A DWI charge could be dismissed if it is determined that the officer did not have a reasonable suspicion of stopping the vehicle. If the State does not have sufficient evidence to meet this requirement, the court can dismiss the charges completely. A viable strategy for getting one's charges dismissed, then, is to argue that the State doesn't have enough legal evidence to support the filing of charges, to begin with. Many arguments can be used for this purpose.
The first way to beat a DWI position is through something called “movement practice.”. We will review all information provided by the district attorney's office and then file a motion with the court for an opportunity to be heard on certain issues related to your case. For example, we may file a motion to dismiss the case because of jurisdictional failures or problems in the summons issued to you. The court will hear our arguments and can then leave the case for a hearing if there are issues of fact that need to be investigated prior to trial; for example, the question of whether the police had probable cause to stop your vehicle could be decided at a motion hearing.
There is no criminal record expungement law in New York. Not only is there no criminal record expungement from a DWI case, but statutes providing for “sealing court cases” don't even apply. Another, and most important, consideration is that if you plead guilty, you have a 100% chance of being found guilty and have a DWI conviction on file. New York State does not have a criminal record removal law, so your DWI record will stay with you for life.
A DWI is reduced to a DWAI through what is called a “plea agreement.”. A plea agreement with a state attorney is drawn up if circumstances warrant it. There are certain circumstances in which you are more likely to be offered a plea agreement than in others. For example, if there were no aggravating factors associated with your DWI case, such as a higher blood alcohol level, an accident, or an accident that resulted in injuries.
If you spent a low BAC level on a breathalyzer test, you're much more likely to be offered a plea agreement. In a plea agreement, you are essentially agreeing to plead guilty to a lesser charge in exchange for the more severe charge against you being dropped. A DWI is a criminal offense, so people charged with a DWI offense receive certain legal protections designed to protect people accused of crimes. If you think you have a clear defense to dismissing DWI charges, it is extremely important to speak with a DWI defense attorney in Rochester who can analyze the particular facts of your case.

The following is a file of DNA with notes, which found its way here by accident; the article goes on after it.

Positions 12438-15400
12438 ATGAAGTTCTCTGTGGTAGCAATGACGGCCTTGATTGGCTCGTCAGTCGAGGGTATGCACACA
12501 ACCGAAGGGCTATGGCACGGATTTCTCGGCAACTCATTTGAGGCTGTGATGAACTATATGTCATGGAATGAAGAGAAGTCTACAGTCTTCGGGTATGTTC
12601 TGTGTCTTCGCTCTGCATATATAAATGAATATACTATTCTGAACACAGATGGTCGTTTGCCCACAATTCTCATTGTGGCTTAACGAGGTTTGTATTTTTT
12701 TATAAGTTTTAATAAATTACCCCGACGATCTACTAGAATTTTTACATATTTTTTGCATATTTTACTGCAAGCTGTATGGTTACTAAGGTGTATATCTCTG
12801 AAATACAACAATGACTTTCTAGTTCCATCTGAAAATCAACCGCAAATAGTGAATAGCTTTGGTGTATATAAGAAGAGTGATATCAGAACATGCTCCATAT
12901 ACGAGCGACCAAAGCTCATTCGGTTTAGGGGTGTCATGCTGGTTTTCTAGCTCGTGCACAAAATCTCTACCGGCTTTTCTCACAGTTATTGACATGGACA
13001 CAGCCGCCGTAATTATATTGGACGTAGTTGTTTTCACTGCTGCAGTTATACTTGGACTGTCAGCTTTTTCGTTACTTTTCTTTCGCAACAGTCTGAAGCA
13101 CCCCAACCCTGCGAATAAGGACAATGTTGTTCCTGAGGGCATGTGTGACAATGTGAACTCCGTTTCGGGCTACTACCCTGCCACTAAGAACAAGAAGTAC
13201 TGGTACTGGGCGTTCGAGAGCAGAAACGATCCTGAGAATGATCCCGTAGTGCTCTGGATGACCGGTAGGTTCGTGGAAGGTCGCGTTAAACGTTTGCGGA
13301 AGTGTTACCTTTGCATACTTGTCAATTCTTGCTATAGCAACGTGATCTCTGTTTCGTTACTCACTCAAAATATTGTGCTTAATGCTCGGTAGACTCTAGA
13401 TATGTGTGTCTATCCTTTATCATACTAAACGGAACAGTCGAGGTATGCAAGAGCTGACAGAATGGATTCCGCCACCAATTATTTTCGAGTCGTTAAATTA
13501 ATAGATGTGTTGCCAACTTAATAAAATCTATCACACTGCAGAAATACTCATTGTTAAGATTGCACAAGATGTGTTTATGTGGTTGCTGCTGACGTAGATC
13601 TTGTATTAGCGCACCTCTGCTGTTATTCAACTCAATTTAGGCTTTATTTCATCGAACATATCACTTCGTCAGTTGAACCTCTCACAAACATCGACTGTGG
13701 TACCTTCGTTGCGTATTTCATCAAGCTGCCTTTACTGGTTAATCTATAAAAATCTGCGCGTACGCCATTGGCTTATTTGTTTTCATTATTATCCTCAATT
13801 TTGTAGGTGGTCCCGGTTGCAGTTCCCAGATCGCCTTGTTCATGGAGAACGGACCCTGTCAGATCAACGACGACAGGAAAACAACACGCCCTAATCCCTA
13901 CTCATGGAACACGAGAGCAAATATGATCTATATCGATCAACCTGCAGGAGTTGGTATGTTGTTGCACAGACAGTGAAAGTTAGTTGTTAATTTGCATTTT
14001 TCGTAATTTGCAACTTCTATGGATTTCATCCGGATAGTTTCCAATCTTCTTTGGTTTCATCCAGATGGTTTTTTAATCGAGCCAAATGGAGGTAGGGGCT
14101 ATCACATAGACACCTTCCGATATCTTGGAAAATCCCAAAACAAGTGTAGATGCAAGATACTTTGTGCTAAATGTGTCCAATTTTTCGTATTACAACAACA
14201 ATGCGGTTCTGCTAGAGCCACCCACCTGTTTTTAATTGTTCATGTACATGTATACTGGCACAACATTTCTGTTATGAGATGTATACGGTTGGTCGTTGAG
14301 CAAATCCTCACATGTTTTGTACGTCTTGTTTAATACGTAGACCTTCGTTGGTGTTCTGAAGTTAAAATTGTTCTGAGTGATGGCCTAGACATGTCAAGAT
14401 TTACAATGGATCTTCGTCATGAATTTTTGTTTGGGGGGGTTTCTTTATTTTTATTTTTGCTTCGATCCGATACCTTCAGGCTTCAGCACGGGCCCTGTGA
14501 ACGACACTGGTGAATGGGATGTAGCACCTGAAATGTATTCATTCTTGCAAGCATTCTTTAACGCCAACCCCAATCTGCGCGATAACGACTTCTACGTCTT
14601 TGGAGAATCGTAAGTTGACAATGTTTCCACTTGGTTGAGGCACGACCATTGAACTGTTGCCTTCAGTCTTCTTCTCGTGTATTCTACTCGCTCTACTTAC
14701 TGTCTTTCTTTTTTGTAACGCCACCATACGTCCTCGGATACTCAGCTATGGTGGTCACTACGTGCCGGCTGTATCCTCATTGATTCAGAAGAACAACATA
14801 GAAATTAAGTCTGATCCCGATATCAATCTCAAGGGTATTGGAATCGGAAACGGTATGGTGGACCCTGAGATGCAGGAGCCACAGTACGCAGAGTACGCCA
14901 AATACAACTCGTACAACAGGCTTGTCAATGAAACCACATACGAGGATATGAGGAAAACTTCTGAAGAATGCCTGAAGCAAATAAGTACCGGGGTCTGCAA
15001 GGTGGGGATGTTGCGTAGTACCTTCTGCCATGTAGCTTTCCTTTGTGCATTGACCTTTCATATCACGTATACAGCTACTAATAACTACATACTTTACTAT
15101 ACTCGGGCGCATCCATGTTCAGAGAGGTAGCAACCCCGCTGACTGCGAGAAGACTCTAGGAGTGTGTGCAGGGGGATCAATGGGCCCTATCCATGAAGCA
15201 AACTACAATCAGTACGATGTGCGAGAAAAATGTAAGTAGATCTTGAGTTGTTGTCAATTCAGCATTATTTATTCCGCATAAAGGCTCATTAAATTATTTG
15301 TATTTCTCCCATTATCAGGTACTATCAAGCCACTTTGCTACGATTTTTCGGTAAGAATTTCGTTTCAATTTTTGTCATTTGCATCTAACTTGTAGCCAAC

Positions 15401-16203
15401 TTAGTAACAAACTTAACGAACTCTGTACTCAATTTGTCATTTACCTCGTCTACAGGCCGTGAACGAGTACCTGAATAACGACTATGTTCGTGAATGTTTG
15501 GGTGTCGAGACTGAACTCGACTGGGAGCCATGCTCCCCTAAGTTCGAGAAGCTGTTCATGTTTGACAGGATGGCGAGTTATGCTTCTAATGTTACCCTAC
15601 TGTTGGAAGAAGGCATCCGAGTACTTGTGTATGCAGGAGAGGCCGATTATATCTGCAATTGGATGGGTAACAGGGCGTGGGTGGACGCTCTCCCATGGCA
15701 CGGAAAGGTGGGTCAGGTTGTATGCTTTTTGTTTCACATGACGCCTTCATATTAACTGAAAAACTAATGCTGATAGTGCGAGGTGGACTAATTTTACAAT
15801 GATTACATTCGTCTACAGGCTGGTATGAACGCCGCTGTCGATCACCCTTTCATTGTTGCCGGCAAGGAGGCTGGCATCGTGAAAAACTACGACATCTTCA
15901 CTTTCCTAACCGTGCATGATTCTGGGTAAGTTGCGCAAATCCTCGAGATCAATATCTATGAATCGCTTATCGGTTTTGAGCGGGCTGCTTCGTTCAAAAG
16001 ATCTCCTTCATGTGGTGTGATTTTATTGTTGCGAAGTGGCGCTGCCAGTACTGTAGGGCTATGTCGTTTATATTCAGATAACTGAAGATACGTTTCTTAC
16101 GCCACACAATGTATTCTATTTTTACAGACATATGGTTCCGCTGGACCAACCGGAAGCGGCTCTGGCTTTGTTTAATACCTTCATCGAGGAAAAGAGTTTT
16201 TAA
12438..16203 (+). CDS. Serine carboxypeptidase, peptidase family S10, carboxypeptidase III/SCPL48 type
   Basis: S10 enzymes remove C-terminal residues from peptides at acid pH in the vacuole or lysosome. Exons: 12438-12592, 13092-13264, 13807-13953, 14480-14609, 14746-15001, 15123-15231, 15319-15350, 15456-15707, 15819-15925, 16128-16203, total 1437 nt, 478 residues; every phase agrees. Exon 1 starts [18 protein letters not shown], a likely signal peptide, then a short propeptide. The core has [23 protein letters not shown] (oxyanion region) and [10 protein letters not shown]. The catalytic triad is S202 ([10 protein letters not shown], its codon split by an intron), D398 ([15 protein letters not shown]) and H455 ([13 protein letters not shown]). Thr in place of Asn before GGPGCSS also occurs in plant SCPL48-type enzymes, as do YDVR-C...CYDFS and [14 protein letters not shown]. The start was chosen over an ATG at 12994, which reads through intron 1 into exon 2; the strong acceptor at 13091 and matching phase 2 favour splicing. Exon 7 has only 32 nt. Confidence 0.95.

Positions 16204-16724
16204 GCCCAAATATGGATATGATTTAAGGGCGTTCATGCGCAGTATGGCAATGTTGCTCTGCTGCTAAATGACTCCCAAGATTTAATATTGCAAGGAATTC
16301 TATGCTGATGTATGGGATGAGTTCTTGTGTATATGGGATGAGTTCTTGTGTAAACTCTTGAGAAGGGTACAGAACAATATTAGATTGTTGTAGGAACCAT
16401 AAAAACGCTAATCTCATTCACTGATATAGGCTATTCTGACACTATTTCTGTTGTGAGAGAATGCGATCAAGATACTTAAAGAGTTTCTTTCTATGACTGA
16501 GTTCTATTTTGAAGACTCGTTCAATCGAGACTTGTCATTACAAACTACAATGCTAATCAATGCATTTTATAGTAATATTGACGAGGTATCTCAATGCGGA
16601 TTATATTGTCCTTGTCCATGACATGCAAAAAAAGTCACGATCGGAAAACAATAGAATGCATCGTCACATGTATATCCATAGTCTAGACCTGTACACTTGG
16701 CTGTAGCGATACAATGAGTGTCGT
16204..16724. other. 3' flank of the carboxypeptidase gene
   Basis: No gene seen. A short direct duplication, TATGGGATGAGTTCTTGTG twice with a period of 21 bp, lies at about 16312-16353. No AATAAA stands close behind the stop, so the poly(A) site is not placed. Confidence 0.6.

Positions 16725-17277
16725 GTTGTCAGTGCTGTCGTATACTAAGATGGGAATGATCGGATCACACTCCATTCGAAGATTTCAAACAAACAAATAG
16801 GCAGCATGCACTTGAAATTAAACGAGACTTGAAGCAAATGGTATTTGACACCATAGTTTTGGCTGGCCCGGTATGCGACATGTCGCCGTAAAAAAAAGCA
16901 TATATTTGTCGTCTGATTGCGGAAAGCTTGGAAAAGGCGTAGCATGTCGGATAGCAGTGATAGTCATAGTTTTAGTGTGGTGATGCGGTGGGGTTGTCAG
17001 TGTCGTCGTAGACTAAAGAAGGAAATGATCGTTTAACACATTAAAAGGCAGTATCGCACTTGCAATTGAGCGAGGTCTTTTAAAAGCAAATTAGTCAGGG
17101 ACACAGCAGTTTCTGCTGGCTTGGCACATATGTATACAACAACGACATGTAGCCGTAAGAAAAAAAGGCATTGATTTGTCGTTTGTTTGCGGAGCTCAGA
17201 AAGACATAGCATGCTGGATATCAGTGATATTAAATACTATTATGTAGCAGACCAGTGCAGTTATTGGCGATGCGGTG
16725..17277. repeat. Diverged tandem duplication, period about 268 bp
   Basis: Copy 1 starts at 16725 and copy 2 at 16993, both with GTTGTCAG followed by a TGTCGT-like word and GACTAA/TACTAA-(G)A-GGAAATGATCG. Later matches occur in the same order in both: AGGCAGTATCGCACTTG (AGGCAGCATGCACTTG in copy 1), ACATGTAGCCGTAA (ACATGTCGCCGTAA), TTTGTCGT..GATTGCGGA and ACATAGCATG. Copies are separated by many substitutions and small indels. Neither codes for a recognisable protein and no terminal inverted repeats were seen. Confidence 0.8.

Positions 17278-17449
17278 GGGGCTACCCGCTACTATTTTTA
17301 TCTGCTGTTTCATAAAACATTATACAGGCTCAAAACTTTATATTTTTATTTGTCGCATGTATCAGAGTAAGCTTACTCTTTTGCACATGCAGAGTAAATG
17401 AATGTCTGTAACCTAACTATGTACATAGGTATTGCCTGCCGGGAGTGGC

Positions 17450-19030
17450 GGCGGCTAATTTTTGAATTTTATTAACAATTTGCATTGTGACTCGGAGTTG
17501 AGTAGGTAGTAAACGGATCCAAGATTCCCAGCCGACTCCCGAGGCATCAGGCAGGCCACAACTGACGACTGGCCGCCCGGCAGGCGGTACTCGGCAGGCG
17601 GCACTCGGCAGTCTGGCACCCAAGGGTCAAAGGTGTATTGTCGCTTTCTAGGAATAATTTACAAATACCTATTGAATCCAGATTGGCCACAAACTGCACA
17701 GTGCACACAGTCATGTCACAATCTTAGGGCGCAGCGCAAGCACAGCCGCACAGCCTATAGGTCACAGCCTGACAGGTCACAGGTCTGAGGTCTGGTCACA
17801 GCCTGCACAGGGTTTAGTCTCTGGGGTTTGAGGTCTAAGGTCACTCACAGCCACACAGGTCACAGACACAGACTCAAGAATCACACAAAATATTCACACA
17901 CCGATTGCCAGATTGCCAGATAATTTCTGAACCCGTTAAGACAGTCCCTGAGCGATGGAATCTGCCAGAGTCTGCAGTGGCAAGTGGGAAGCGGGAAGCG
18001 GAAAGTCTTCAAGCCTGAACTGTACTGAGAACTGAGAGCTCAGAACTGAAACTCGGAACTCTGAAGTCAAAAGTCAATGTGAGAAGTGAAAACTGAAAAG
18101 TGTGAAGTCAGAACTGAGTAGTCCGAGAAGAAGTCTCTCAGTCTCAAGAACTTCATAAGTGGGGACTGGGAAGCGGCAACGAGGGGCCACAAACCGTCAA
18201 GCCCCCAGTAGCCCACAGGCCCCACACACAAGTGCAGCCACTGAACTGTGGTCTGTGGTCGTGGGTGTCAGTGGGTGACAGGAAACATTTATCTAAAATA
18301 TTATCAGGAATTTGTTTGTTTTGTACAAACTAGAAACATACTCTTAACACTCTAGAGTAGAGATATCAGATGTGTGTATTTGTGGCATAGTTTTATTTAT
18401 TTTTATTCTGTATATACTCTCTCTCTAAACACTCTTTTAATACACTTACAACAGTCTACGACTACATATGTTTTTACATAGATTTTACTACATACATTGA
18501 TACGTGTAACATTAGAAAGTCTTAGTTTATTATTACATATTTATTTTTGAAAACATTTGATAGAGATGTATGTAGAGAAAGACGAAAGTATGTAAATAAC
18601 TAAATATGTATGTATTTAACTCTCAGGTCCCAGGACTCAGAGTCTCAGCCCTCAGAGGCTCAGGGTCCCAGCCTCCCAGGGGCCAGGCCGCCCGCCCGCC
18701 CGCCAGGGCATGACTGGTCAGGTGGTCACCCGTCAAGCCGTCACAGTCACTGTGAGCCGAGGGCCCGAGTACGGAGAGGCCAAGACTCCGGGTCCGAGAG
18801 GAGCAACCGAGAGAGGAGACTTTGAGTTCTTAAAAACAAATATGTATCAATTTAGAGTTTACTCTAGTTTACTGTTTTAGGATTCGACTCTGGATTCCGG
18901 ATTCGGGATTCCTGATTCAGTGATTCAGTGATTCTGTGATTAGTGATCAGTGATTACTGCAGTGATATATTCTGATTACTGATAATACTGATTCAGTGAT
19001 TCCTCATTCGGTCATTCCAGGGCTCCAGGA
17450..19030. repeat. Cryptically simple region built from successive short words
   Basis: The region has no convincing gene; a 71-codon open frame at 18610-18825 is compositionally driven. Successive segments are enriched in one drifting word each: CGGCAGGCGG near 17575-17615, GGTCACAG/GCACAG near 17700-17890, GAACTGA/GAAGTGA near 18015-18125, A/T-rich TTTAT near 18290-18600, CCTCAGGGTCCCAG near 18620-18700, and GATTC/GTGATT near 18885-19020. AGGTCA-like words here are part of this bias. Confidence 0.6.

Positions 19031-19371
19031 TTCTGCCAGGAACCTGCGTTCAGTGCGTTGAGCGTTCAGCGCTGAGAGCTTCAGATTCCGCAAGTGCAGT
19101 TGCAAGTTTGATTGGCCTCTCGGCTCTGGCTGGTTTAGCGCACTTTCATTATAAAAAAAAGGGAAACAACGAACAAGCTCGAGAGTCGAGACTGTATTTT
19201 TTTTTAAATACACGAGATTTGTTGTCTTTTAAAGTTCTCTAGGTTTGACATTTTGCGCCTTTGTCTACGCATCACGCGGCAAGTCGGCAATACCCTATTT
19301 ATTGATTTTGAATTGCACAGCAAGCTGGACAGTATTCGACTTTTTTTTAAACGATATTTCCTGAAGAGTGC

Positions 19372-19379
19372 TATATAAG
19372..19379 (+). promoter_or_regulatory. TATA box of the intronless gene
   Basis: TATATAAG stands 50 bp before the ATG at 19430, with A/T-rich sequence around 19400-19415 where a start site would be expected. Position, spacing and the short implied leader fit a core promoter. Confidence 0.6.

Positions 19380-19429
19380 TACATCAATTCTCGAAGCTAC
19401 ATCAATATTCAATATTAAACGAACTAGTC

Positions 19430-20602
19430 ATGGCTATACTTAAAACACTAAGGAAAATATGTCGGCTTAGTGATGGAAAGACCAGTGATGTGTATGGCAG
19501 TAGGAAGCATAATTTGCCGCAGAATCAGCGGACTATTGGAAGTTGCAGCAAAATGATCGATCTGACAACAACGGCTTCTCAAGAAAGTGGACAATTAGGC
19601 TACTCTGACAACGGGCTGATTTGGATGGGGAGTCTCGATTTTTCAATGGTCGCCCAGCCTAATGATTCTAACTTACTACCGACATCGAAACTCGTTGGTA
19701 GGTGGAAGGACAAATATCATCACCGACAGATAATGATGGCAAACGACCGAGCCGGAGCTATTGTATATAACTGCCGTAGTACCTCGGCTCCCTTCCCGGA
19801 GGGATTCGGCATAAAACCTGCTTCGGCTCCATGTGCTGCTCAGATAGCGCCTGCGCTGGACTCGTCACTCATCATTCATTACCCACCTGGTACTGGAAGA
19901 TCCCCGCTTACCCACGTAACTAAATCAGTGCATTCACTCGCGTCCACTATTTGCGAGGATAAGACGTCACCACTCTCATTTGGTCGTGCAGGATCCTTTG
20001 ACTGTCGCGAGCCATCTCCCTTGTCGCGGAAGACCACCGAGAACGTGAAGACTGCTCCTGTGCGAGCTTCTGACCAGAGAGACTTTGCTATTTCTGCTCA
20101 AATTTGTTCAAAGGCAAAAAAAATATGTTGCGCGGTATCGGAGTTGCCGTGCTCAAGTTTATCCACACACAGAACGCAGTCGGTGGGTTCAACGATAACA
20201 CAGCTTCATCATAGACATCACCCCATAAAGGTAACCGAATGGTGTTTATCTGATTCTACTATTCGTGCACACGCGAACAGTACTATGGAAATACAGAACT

The court found that the State had been unable to prove beyond a reasonable doubt that Schulman was driving while intoxicated and dismissed the DWI charges. An aggressive DWI defense attorney in Rochester can evaluate the facts of your case and help you determine what your options might be. New York State law enforcement officials take DWI charges extremely seriously, and people in Rochester face DWI charges. Under certain circumstances, a New York DWI charge may be reduced to Driving with a Disability (DWAI).
Denial of chemical tests is a civil offense that carries penalties independent of your DWI case, so having your DWI charges dismissed does not entitle you to have your license reinstated when it has been suspended or revoked as a penalty for refusing a chemical test. With the support of an experienced and aggressive DWI defense attorney, and the circumstances of your case permit, your DWI charges may be dismissed. If you're wondering how to reduce DWI in New York, ask your criminal defense attorney if you're eligible for a plea agreement that reduces the charge to a violation. If you are facing DWI charges, the first thing you need to do is contact a Rochester DWI lawyer to get these charges dismissed.
Similarly, if you have evidence that the breathalyzer machine that had a BAC reading of 0.08 or higher was defective or defective, your DWI defense attorney in Rochester, NY can have the charges against you dismissed. Depending on whether you are facing a violation for the first time, if you are facing aggravated DWI charges and if someone was injured in an accident that resulted in your DWI charges, you could face felony charges. There is no miracle solution to overcoming a DWI charge, and only an experienced DWI attorney will be able to evaluate your case and determine which defense is the strongest defense for you. In many DWI cases, it's clear that the defendant's rights have been violated in some way, or there is another clear defense strategy that can allow the defendant to overcome those charges.
Past DWI convictions should only really affect the penalties you face if you are convicted of your current DWI charge. Law enforcement has been working hard to try to reduce the number of DWI, and this means they have been cracking down on those who violate state drunk driving laws. . .